Through the EITI, over 50 resource-rich countries have committed to disclosing information about their extractive sectors, including the licensing and contracts phase of the value chain which is a known hotspot for corruption.
This discussion paper draws on the Transparency International Accountable Mining Programme’s assessment of corruption risks in the mining licensing process of five EITI member countries – Argentina, Ghana, the Kyrgyz Republic, Madagascar, and Mexico.
The paper highlights key lessons for combatting corruption through effective implementation of the licence allocation disclosure requirements in the EITI Standard (Requirement 2). Improving transparency is a necessary and important strategy for fighting corruption.
However, as the country examples in this paper demonstrate, transparency alone is not sufficient to reduce corruption. To effectively tackle corruption, countries need to go beyond disclosing how the process works on paper to deal with the factors that make the licensing stage in mining vulnerable to corruption in practice.
The oil, gas and mining sectors are some of the world’s most corruption-prone industries.1 The renewed focus on combatting corruption within the Extractive Industries Transparency Initiative (EITI) provides an opportunity to make significant changes to benefit the lives of people in resource-rich countries.
Accountable Mining Programme Transparency International’s Accountable Mining Programme complements existing efforts to improve transparency and accountability in extractive industries by focusing specifically on the start of the mining decision chain: the point at which governments grant and award mining permits and licences, negotiate contracts and make agreements. The Programme’s research aims to identify the vulnerabilities to corruption in the way the licensing process is designed and implemented.
Requirement 2.1: Disclosure of the legal framework
Requirement 2.1 obligates implementing countries to disclose a description of the framework governing the extractive industries. The key lessons from the country case studies are:
Political instability and unrest can distort the functioning of the legal framework that governs the licensing process by establishing temporary or alternative arrangements which potentially allow questionable mining deals to be made behind closed doors.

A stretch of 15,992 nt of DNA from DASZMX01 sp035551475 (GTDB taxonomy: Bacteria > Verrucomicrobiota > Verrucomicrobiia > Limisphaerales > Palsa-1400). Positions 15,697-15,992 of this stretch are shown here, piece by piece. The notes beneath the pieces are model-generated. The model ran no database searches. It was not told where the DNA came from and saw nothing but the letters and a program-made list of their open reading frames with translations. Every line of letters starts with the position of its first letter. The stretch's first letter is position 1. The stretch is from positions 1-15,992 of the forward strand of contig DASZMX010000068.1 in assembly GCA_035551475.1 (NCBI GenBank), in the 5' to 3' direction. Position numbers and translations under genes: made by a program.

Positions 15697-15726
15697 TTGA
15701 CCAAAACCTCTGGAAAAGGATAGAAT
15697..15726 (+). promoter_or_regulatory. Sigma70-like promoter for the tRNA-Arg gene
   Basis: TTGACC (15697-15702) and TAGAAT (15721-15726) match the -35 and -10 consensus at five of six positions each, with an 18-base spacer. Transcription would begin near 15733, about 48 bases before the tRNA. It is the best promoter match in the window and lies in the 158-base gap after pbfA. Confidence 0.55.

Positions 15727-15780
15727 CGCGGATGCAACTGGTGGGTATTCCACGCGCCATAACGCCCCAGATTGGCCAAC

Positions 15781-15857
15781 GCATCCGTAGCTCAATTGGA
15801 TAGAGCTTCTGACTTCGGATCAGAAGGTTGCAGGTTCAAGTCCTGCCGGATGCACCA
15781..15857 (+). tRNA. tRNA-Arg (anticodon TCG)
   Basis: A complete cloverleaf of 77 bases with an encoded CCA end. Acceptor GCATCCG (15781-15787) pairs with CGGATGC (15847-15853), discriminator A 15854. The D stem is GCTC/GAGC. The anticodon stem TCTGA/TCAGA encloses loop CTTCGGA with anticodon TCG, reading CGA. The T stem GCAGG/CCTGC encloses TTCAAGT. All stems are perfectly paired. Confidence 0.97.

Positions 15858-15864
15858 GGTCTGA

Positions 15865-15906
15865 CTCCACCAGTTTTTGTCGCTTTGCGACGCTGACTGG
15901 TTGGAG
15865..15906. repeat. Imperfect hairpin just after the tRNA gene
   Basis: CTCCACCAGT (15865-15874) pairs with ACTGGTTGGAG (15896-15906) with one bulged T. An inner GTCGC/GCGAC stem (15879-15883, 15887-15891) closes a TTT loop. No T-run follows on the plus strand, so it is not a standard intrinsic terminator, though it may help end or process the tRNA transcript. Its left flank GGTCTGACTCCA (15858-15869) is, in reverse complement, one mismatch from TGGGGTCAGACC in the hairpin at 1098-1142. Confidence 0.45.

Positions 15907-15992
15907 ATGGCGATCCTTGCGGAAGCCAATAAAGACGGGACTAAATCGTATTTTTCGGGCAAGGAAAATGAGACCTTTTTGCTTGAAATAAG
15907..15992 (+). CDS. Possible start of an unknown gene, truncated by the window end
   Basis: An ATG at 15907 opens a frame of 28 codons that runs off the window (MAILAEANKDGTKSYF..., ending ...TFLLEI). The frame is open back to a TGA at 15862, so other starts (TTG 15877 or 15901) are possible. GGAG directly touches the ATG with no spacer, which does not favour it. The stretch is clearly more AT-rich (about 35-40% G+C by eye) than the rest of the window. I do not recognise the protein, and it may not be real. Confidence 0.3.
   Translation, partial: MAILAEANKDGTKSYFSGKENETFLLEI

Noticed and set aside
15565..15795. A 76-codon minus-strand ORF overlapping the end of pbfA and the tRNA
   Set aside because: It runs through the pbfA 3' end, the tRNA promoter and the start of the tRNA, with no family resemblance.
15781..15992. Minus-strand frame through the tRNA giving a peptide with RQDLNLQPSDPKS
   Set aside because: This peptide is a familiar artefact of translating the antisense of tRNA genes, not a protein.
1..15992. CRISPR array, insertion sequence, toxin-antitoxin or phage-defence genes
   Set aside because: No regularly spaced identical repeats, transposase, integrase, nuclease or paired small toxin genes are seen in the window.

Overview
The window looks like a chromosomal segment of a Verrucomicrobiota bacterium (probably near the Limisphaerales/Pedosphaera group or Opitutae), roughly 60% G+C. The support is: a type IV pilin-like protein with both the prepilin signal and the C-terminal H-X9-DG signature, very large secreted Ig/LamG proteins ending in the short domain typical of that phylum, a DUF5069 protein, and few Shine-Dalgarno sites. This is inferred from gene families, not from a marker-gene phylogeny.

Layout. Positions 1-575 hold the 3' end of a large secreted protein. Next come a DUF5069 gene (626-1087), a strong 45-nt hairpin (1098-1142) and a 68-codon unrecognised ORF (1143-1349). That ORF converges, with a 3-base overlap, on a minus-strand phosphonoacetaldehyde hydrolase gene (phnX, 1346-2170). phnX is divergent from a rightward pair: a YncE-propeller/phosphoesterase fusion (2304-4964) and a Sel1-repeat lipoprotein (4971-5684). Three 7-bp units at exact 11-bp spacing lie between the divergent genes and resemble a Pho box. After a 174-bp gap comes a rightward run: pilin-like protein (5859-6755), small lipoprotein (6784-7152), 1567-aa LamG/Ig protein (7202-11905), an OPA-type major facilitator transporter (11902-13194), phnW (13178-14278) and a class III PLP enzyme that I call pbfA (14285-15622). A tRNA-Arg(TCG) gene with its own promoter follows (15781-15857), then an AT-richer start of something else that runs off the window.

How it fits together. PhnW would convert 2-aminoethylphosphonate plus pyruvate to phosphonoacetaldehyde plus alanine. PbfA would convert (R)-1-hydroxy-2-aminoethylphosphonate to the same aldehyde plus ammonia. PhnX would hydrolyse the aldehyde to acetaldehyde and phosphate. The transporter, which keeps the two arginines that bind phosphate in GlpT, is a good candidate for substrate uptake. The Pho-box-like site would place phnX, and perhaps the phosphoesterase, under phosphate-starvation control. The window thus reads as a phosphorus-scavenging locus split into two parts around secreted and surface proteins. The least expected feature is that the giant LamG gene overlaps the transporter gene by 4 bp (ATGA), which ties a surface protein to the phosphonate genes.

Political donations, particularly during elections, can influence the design of the legal framework and decision-making process in favour of the donor.
Recommendations: Actively disclose any changes to mining laws and arrangements that are intended to replace the process set out in the legal framework; require disclosure of donations from extractive companies to enable public scrutiny of improper influence on laws and decisions.
Requirement 2.2: Disclosure of the licence allocation process
Under Requirement 2.2, implementing countries must disclose a description of the process for transferring or awarding licences, as well as the criteria used to make the decision, information about the licence recipients and any material deviations from the framework. The key lessons from the country case studies are:
Ineffective coordination among different government departments and agencies can mean that the process as described is significantly more complex in implementation. This creates potential for bottlenecks in the process and non-compliance with evaluation criteria which can be exploited through corruption to expedite licence applications.
Low institutional capacity is a red flag that may result in material deviations from the technical and financial criteria in the process set out in the legal and regulatory framework. Lessons learned and recommendations for resource-rich countries.
Transparency International’s Accountable Mining Programme research in over twenty countries found that transparency and disclosure measures are critical to combatting corruption risks. However, transparency alone is not sufficient to combat corruption.